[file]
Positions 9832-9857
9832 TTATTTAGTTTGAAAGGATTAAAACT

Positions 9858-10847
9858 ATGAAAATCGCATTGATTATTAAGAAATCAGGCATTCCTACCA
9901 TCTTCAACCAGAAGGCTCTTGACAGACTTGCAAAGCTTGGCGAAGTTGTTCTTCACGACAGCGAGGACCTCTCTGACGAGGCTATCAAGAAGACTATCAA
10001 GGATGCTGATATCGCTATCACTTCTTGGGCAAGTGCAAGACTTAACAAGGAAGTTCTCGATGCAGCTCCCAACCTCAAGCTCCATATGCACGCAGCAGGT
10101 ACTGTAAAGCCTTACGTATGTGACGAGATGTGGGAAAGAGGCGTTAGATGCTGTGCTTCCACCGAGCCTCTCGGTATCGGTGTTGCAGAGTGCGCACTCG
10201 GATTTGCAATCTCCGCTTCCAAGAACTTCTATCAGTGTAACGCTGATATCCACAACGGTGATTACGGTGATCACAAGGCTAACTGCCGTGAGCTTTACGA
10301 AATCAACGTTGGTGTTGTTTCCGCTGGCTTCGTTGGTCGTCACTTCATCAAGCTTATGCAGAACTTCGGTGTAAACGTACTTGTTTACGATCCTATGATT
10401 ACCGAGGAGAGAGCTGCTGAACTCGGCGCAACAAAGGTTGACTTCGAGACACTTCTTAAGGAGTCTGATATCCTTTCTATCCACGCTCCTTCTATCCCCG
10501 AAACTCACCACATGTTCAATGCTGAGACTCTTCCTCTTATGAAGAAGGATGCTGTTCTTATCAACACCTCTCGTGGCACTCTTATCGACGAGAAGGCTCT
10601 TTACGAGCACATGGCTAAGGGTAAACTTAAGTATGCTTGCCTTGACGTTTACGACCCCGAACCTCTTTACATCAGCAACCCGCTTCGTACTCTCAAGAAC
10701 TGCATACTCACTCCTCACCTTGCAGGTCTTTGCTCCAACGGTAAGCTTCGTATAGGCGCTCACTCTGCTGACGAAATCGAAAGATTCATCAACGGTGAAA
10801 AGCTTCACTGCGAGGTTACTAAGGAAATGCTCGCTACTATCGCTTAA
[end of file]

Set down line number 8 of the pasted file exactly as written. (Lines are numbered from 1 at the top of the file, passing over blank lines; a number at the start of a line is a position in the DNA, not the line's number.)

10201 GATTTGCAATCTCCGCTTCCAAGAACTTCTATCAGTGTAACGCTGATATCCACAACGGTGATTACGGTGATCACAAGGCTAACTGCCGTGAGCTTTACGA